The Savoy is a luxury five star hotel that has become one of the most celebrated of London landmarks. Known for its luxurious rooms and suites with dual historical influences of English Edwardian and Art Deco stylings, it’s also renowned for its impeccable service standards. All those who stay in a suite enjoy their own dedicated Butler service, and so proficient at the art of Butlering are those at The Savoy that they even have their own dedicated Butler School. The Savoy’s Head Butler, Sean Davoren, talks to The LuxPad about his prestigious career, what sets The Savoy apart, and what he thinks is key to being an expert in the luxury hospitality industry…
How did you begin your career as a Butler, and did you always know that you wanted to work in the hospitality industry?
I started my working life in hotels and decided I wanted to specialize in Butlering. I completed a course at the English School of Butlering. It cost £4,500 for five weeks, which was woefully expensive at the time (more than 25 years ago). If I didn’t have a hospitality background however, it would have been useless because you cannot become a butler in five weeks.
What do you think it takes to become an expert in your field?
You need to have a personality and you have to like people. A good butler should also prefer to be behind the scenes. People think a butler is intrusive but it’s not; a butler should enhance the guests experience whilst blending in with the wallpaper, working behind the scenes.
The Savoy hotel is known as one of the worlds very best, what do you think sets it apart?
Here at The Savoy, as custodians of such an iconic hotel we pride ourselves personal service and attention to detail. I believe both elements combined truly hallmark the unique and memorable Savoy experience which sets us apart from other hotels.
The Savoy has its own Butler Academy, what three personally traits do you believe are most valuable to an aspiring Butler?
The three most valuable assets to be an aspiring butler are passion, personality and wanting to look after people.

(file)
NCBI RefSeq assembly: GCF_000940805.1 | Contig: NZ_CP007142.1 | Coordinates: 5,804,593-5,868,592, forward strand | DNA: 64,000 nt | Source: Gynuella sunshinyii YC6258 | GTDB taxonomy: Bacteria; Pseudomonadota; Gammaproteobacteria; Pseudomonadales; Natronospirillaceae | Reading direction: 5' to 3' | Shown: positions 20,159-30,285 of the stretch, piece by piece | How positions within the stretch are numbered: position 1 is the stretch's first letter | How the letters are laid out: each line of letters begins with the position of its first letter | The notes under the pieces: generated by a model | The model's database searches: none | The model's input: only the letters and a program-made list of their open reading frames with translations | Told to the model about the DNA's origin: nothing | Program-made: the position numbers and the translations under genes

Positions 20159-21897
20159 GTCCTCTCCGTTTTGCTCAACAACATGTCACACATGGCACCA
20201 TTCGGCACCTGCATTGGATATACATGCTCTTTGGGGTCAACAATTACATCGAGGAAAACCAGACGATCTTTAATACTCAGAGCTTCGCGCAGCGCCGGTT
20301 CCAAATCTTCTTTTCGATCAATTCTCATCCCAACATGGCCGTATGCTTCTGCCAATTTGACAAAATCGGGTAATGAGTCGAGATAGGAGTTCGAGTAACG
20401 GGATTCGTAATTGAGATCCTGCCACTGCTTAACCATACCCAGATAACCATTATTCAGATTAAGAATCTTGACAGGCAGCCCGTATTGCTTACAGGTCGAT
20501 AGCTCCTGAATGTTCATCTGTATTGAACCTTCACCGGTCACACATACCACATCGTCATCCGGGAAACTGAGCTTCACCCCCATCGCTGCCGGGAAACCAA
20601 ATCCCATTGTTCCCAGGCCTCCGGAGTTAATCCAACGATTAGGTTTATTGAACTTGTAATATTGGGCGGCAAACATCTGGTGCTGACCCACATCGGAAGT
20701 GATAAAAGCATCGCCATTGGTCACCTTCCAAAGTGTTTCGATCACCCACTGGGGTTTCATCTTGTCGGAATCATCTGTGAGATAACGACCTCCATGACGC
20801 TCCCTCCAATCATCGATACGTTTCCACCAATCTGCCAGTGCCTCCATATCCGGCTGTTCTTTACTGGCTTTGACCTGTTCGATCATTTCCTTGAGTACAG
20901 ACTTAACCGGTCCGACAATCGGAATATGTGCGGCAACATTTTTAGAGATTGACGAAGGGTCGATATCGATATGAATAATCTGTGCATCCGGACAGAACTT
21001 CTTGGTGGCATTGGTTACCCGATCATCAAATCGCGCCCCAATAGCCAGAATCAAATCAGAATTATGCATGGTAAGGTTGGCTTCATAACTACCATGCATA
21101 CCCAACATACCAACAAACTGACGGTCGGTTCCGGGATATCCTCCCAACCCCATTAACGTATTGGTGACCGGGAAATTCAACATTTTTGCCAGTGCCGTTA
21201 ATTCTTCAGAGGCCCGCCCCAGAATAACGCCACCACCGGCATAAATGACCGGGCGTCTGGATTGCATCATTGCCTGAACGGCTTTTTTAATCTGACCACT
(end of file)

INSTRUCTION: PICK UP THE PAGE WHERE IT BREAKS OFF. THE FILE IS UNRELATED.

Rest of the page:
What has been the biggest challenge you have faced in your career and how did you overcome it?
One of the biggest challenges I faced during my career is understanding the concept of luxury. I came to understand luxury by listening to the people that I served and by consistently reading and researching topics ranging from how to dress for certain occasions to local shopping destinations. I relish a challenge and thoroughly enjoy learning new skills and abilities each day.
What is the best advice anyone has ever given you?
Whatever you do in life, be the best you can, always put your best foot forward and be proud of what you do and who you are.
What of all your Butler duties do you think is the most important to be an expert in and why?
One of the most important duties that our role encompasses is building a relationship and rapport with the guest, providing them with trust and confidence in all that you do. Another contributing aspect to take into consideration is personality, adapting your character to each individual guest.
Can you share three tips on how to make everyday life easier that our readers can use at home?
My top tips that I would be delighted to share are as follows:
Plan and organize your week, plan exactly what needs to be executed for all those concerned. No matter how simple a task may appear, planning always make things easier.
Do you have a most memorable client or particular task that you have been asked to do that you could share with us?
On one occasion, I was sent to New York via a concord, tasked to pick up jewellery (which was also completed in a day); this is a memory that I will treasure for years to come.
Why do you think that in an ever-increasing technology led world that such a traditional role such as a Butler is still relevant?
Technology has enabled us to have valuable and almost countless information at your fingertips, which assists me and the butler team on a daily basis. Although I possess the possibility to call guests directly, technology can sometimes weaken a guest’s interactive experience which is why I often prefer to speak to them face to face, ensuring absolute understanding on both parts.